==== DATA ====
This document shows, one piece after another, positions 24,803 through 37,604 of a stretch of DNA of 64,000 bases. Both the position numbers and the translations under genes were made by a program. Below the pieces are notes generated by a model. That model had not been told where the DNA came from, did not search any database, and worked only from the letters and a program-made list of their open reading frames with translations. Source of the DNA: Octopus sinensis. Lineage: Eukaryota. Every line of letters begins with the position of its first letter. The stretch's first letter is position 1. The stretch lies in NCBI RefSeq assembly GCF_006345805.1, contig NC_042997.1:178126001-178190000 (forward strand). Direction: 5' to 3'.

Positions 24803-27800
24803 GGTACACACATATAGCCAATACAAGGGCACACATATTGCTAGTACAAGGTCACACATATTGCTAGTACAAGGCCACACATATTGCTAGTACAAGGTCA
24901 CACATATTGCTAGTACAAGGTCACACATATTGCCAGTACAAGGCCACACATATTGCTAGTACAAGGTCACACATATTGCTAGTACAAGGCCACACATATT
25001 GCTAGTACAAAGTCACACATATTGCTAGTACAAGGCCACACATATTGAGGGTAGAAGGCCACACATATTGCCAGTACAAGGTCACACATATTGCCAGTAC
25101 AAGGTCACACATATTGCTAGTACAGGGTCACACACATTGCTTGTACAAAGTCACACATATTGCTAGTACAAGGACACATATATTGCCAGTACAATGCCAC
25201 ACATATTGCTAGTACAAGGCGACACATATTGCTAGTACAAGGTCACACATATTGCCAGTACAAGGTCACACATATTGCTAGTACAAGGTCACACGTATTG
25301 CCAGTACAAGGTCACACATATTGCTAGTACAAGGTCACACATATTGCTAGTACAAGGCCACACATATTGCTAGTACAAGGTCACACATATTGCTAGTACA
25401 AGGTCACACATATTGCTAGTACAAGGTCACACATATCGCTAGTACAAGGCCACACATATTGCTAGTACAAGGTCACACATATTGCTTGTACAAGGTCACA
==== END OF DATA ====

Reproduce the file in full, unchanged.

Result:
This document shows, one piece after another, positions 24,803 through 37,604 of a stretch of DNA of 64,000 bases. Both the position numbers and the translations under genes were made by a program. Below the pieces are notes generated by a model. That model had not been told where the DNA came from, did not search any database, and worked only from the letters and a program-made list of their open reading frames with translations. Source of the DNA: Octopus sinensis. Lineage: Eukaryota. Every line of letters begins with the position of its first letter. The stretch's first letter is position 1. The stretch lies in NCBI RefSeq assembly GCF_006345805.1, contig NC_042997.1:178126001-178190000 (forward strand). Direction: 5' to 3'.

Positions 24803-27800
24803 GGTACACACATATAGCCAATACAAGGGCACACATATTGCTAGTACAAGGTCACACATATTGCTAGTACAAGGCCACACATATTGCTAGTACAAGGTCA
24901 CACATATTGCTAGTACAAGGTCACACATATTGCCAGTACAAGGCCACACATATTGCTAGTACAAGGTCACACATATTGCTAGTACAAGGCCACACATATT
25001 GCTAGTACAAAGTCACACATATTGCTAGTACAAGGCCACACATATTGAGGGTAGAAGGCCACACATATTGCCAGTACAAGGTCACACATATTGCCAGTAC
25101 AAGGTCACACATATTGCTAGTACAGGGTCACACACATTGCTTGTACAAAGTCACACATATTGCTAGTACAAGGACACATATATTGCCAGTACAATGCCAC
25201 ACATATTGCTAGTACAAGGCGACACATATTGCTAGTACAAGGTCACACATATTGCCAGTACAAGGTCACACATATTGCTAGTACAAGGTCACACGTATTG
25301 CCAGTACAAGGTCACACATATTGCTAGTACAAGGTCACACATATTGCTAGTACAAGGCCACACATATTGCTAGTACAAGGTCACACATATTGCTAGTACA
25401 AGGTCACACATATTGCTAGTACAAGGTCACACATATCGCTAGTACAAGGCCACACATATTGCTAGTACAAGGTCACACATATTGCTTGTACAAGGTCACA